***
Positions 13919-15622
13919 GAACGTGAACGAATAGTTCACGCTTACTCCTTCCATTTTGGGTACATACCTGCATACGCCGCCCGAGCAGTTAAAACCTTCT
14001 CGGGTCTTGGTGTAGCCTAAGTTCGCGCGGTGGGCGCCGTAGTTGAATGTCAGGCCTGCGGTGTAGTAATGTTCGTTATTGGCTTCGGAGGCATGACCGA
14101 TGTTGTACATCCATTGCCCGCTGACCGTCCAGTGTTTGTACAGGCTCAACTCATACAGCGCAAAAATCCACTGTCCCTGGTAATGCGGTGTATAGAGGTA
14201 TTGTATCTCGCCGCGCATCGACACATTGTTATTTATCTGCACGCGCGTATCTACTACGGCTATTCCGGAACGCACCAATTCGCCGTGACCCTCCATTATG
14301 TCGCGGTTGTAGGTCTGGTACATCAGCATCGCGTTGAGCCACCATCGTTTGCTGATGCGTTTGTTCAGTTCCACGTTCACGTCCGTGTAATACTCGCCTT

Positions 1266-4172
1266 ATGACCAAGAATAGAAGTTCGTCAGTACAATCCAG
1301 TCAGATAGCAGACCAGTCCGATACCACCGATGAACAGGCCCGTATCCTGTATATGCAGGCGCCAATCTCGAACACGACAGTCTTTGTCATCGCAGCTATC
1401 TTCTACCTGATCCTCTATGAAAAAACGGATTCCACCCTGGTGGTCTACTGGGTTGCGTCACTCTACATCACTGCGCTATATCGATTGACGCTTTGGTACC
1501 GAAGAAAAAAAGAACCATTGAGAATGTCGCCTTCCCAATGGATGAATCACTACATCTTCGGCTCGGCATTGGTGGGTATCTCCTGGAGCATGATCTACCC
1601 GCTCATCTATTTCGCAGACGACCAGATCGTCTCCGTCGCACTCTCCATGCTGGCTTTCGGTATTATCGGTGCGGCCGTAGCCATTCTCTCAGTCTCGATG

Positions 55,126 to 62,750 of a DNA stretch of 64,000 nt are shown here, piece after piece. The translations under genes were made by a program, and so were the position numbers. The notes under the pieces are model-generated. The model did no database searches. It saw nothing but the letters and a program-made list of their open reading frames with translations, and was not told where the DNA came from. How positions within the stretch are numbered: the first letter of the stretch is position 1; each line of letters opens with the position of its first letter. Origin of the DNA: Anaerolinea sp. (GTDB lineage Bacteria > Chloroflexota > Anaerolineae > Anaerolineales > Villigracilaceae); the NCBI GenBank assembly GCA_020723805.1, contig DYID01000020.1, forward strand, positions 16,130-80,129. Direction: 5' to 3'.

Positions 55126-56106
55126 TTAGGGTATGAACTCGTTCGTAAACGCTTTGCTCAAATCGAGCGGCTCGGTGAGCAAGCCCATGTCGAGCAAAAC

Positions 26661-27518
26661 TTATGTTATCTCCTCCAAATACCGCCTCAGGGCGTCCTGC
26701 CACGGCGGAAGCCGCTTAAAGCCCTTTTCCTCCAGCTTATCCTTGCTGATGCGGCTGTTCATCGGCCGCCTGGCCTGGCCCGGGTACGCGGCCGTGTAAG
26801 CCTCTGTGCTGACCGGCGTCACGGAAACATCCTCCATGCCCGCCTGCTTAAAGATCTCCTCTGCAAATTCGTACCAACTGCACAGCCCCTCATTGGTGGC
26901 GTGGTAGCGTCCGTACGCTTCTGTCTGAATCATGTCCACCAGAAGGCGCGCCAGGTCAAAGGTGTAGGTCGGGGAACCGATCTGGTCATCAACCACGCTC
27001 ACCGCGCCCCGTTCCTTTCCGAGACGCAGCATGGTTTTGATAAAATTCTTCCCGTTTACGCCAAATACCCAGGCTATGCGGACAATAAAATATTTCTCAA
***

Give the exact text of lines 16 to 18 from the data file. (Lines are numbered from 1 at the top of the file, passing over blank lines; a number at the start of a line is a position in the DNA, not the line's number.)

Positions 26661-27518
26661 TTATGTTATCTCCTCCAAATACCGCCTCAGGGCGTCCTGC
26701 CACGGCGGAAGCCGCTTAAAGCCCTTTTCCTCCAGCTTATCCTTGCTGATGCGGCTGTTCATCGGCCGCCTGGCCTGGCCCGGGTACGCGGCCGTGTAAG